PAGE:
Especially suited for hydroponics growers, a test room is ideal for trying new hydroponic nutrient solutions. Although nutrient producers carefully define the exact ratio of nutrient in an irrigation tank, depending on the stage of growth, large commercial hydroponics growers need to be very careful when trying a new pre-mixed nutrient product since one reservoir can water and feed over a thousand plants in the main system. Even the slightest error in nutrient dosing can result in catastrophe, especially in hydroponic applications where there is no soil or soil-less media as a buffer.
Flowering stage can pose even greater challenges since many cannabis strains require a special mixture of nutrients that most nutrient companies don’t account for. In many cases, one size just doesn’t fit all. Some cultivars will consume more of a particular element than others, some will produce higher quality with slight tweaks to the recipe. The list is nearly endless. With a test room, hydroponics growers can experiment with nutrient solutions when sampling a different brand, using their existing preferred brand with a new strain, or mixing their own to come up with a proprietary and targeted recipe for a specific strain.
Testing of this nature isn’t feasible without a testing room. If production plants do not get enough (or get too much) of a given nutrient, quality and harvest volume will be negatively impacted, which will devalue an entire crop and hit growers right in the pocketbook.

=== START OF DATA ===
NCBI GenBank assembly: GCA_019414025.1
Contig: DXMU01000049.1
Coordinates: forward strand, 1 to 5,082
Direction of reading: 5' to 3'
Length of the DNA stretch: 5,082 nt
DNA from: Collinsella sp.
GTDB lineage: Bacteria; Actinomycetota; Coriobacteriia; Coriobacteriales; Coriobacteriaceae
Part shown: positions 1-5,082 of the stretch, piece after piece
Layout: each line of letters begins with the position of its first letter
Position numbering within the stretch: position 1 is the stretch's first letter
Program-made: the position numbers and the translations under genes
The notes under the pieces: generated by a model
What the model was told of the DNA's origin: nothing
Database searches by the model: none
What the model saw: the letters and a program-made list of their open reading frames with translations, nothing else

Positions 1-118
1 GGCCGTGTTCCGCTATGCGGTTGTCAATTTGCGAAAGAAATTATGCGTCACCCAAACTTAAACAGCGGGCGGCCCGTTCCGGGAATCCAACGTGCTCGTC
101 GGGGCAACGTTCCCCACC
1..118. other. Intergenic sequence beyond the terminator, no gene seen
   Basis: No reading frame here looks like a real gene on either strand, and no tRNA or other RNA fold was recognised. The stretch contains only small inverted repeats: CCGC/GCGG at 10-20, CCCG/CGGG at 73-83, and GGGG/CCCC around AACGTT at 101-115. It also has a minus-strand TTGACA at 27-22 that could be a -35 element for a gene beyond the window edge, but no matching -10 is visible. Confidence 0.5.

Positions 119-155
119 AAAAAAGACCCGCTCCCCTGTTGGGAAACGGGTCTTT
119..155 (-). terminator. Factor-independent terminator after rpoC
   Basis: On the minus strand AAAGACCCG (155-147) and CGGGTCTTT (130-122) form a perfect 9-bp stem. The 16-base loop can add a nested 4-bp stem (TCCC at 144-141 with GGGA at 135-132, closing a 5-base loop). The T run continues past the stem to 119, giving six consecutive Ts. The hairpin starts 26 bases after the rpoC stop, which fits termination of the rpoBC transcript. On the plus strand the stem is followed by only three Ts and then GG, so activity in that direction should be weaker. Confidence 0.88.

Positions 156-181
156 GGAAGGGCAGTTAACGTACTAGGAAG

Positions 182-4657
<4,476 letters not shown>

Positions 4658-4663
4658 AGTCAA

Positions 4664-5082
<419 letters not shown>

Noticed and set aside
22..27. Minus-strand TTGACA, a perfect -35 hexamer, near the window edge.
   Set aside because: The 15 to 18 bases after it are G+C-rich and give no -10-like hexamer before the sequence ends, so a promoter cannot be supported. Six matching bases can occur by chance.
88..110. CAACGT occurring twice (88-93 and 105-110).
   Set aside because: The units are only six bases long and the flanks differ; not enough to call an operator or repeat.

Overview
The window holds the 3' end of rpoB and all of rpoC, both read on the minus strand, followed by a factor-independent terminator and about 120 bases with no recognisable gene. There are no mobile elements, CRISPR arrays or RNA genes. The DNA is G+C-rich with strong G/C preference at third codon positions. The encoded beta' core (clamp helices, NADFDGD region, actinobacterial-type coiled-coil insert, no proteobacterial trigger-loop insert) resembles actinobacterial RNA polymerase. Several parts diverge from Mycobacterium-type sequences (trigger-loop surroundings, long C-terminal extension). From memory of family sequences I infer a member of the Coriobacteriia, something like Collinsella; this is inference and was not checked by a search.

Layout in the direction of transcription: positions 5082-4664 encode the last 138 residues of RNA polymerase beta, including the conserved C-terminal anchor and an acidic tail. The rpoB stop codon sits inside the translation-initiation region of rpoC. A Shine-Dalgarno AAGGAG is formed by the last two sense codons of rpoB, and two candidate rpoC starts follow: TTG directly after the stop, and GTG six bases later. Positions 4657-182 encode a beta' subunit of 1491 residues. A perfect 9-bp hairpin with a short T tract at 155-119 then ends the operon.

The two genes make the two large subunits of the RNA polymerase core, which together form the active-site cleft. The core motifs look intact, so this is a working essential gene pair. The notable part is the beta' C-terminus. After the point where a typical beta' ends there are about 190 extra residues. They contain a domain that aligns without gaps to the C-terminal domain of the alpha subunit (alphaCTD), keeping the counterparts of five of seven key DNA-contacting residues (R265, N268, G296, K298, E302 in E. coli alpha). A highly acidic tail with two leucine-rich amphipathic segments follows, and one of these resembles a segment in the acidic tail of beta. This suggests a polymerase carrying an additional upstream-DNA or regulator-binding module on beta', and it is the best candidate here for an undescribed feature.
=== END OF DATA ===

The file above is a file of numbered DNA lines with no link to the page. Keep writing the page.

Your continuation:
A test room can offer a buffering zone with only a small number of plants where new nutrient mixes can be applied, and then fine-tuned until a perfect solution is reached and then synchronized with the flower development stages before it is fed into the main feeding system of the facility.
These are only three key areas, and growers know the variables and ideas that can be tested are nearly endless. Therefore, growers can use their test room to measure a wide variety of specific applications that promise improvement. KNOWING is far better than guessing, and with a test room, growers will know what to expect once they’re ready to introduce new discoveries into their production SOPs.
Growers Network would like to thank Brandy Keen and Surna for this in depth look at the benefits of using a test room in your facility. What about you readers? Are you using a test room in your facility? We’d love to hear about your experience. Join our forums and start a conversation! Just click one of the “Join Now” buttons on this page.
Canna Cribs Podcast Episode 6: Garret Leon, Founder of Garden First CannabisDecember 28, 2020
Canna Cribs Podcast Episode 5: Pankaj Talwar, CEO of Copperstate FarmsDecember 21, 2020
Canna Cribs Podcast Episode 4: Paul Roethle of ChemistryDecember 18, 2020
Dealing with Insomnia: How Can CBD Help?December 10, 2020
Do you want to receive the next Grower’s Spotlight as soon as it’s available? Sign up below!
Do you have any questions or comments?
About the Author
Brandy Keen, Surna co-founder and senior technical advisor, has been designing and consulting for environmental systems in indoor agricultural facilities for over twelve years. She guides licensed PE’s in facility mechanical designs, designs systems that meet local regulations and reduces energy consumption, and improve on standard practices.